Cdc14 phosphatases preferentially dephosphorylate a subset of cyclin-dependent kinase (Cdk) sites containing phosphoserine

Steven C. Bremmer, Hana Hall, Juan S. Martinez, Christie L. Eissler, Thomas H. Hinrichsen, Sandra Rossie, Laurie L. Parker, Mark C. Hall, Harry Charbonneau

Research output: Contribution to journalArticlepeer-review

66 Scopus citations


Mitotic cell division is controlled by cyclin-dependent kinases (Cdks), which phosphorylate hundreds of protein substrates responsible for executing the division program. Cdk inactivation and reversal of Cdk-catalyzed phosphorylation are universal requirements for completing and exiting mitosis and resetting the cell cycle machinery. Mechanisms that define the timing and order of Cdk substrate dephosphorylation remain poorly understood. Cdc14 phosphatases have been implicated in Cdk inactivation and are thought to be generally specific for Cdk-type phosphorylation sites. We show that budding yeast Cdc14 possesses a strong and unusual preference for phosphoserine over phosphothreonine at Pro-directed sites in vitro. Using serine to threonine substitutions in the Cdk consensus sites of the Cdc14 substrate Acm1, we demonstrate that phosphoserine specificity exists in vivo. Furthermore, it appears to be a conserved property of all Cdc14 family phosphatases. An invariant active site residue was identified that sterically restricts phosphothreonine binding and is largely responsible for phosphoserine selectivity. Optimal Cdc14 substrates also possessed a basic residue at the +3 position relative to the phosphoserine, whereas substrates lacking this basic residue were not effectively hydrolyzed. The intrinsic selectivity of Cdc14 may help establish the order of Cdk substrate dephosphorylation during mitotic exit and contribute to roles in other cellular processes.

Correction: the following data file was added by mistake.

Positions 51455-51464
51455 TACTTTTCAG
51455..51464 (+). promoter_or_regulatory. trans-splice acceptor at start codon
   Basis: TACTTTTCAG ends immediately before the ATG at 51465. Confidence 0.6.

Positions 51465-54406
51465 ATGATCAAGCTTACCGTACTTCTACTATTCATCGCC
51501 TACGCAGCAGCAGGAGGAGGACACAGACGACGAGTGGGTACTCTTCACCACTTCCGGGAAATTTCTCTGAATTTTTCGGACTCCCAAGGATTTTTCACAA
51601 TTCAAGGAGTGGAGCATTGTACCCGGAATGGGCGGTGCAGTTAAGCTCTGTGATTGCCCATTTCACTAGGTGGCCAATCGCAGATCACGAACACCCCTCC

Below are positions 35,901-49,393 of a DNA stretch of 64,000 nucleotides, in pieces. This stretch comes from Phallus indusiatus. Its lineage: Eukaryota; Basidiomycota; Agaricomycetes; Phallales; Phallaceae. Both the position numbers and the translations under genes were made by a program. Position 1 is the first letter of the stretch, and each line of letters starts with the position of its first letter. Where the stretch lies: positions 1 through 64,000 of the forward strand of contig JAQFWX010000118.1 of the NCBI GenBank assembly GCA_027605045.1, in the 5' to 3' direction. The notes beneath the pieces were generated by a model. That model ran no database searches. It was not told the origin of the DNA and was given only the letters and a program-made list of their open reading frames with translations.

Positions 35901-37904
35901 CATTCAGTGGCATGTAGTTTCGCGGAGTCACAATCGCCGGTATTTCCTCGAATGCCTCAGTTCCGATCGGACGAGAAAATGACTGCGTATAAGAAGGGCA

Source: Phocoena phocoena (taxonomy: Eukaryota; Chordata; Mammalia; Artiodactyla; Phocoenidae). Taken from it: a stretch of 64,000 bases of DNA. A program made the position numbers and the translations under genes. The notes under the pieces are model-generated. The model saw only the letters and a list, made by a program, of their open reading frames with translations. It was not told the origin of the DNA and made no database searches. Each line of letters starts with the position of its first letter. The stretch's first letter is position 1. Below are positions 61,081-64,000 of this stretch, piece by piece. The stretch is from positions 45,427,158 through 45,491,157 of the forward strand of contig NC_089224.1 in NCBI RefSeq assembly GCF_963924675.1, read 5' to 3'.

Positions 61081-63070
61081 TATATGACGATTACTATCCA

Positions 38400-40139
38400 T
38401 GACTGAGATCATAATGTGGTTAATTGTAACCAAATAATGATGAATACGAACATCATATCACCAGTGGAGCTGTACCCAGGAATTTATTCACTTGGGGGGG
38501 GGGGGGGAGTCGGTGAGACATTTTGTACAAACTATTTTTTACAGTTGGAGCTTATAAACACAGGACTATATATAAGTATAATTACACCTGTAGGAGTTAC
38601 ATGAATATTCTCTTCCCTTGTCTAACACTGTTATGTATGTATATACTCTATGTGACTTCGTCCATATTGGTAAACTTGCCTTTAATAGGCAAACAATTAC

Original languageEnglish (US)
Pages (from-to)1662-1669
Number of pages8
JournalJournal of Biological Chemistry
Issue number3
StatePublished - Jan 13 2012


Dive into the research topics of 'Cdc14 phosphatases preferentially dephosphorylate a subset of cyclin-dependent kinase (Cdk) sites containing phosphoserine'. Together they form a unique fingerprint.

Cite this